Issue with KDevelop: Is it using different parsers in parallell for different puropuses?

Jakob Petsovits jpetso at
Tue Aug 15 19:16:44 UTC 2006

On Tuesday, 15. August 2006 20:18, Erik Sigra wrote:
> > Från: Jakob Petsovits <jpetso at>
> > class MyClass
> > {
> >   int main()
> >   {
> >      return ((int) bla == |
> >   }
> > };
> >
> > where "|" is the cursor and you haven't finished the line yet.
> > Nevertheless,
> > Katepart highlights everything correctly, including the "return" and
> > "int" tokens which are part of a statement that can't be parsed
> > correctly.
> I think the code is correct until the "|" and it should be highlighted
> correctly until there. Then it is OK to highlight the following "}" and
> "};" (and the rest of the text) in red (as in syntax error), because it is
> not valid and it would be too complex to guess the meaning.

In theory, yes. In practice, we won't store such incorrect statements at all 
because the structure shouldn't contain invalid stuff, it makes everything 
harder. (At least that's how it's done for Java and C#, I think the C++ 
parser is similar in this respect.)

Also, the parser has to know that the "}" does not belong to the statement, or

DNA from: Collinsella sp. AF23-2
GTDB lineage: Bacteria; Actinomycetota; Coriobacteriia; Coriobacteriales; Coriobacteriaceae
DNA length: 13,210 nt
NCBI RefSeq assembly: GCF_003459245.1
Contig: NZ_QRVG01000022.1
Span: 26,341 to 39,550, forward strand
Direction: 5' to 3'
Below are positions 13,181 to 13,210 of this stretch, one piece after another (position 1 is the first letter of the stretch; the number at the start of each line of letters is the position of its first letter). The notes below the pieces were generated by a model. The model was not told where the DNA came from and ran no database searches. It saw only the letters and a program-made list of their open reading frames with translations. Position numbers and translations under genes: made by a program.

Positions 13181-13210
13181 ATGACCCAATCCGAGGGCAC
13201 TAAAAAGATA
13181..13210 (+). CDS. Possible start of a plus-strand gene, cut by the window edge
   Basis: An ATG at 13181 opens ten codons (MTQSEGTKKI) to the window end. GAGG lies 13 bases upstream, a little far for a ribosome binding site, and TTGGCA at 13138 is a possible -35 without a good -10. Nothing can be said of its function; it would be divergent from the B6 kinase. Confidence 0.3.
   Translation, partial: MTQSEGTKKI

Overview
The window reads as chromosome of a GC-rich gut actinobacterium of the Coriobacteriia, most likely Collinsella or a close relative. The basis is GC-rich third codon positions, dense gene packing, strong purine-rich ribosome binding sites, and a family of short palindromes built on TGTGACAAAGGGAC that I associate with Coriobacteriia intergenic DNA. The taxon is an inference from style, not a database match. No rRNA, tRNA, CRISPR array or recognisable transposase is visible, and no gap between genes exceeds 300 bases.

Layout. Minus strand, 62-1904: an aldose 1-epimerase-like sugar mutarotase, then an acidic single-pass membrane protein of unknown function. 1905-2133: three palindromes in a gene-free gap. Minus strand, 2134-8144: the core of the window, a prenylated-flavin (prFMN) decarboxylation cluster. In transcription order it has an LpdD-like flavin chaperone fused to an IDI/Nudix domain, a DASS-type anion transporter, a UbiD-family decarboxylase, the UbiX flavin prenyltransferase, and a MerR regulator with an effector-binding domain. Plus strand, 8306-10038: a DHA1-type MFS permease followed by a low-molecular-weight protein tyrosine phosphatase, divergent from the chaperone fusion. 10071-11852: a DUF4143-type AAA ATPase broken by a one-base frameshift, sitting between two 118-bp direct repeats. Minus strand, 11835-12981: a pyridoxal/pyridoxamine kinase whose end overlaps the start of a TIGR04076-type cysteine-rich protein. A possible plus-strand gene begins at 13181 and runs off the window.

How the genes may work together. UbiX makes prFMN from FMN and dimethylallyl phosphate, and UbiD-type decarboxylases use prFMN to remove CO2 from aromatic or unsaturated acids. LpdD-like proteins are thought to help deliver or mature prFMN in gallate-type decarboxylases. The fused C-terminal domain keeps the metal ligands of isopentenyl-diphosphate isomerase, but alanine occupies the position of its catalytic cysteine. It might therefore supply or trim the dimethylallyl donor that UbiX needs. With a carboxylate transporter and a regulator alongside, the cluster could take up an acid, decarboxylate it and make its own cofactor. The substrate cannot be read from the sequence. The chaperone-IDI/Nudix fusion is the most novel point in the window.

else there'll be one closing bracket missing and everything breaks.
So, your description sounds nice, but try to do it yourself and request the 
same thing afterwards. I promise that you won't do it once you know how 
everything works.

> I know that g++ tries to parse beyond the first error, but then it has to
> guess what the  programmer meant, and it is really bad at guessing, because
> it is such a complex task. A proof of that is that error messages beyond the
> first are usually useless. Fixing the first error will "fix" the
> other "errors" as well. Seeing how bad g++ is at guessing beyond the first 
> error, I do not expect KDevelop developers to try it.

g++ does a good job, but recovering _and_ showing correct error messages is 
very hard. What you'll get from KDevelop is red highlighted lines, maybe red 
highlighted single tokens. Don't expect semantic analyzing like g++ does.

> What I expect is 100% correct highlighting of correct code. Kate gives 90%
> correct highlighting of correct and incorrect code.

I think Kate is doing much better than 90%. I'm still wondering how KDevelop's 
own parsers can be able to yield better results than the Kate ones, if it's 
not for contextual information like "I know that type, let's paint it violet 
because it's an enum".

For my part, I have yet to encounter situations where I'm discontent with 
Katepart's highlighting. (Just give me proper indentation, please!)


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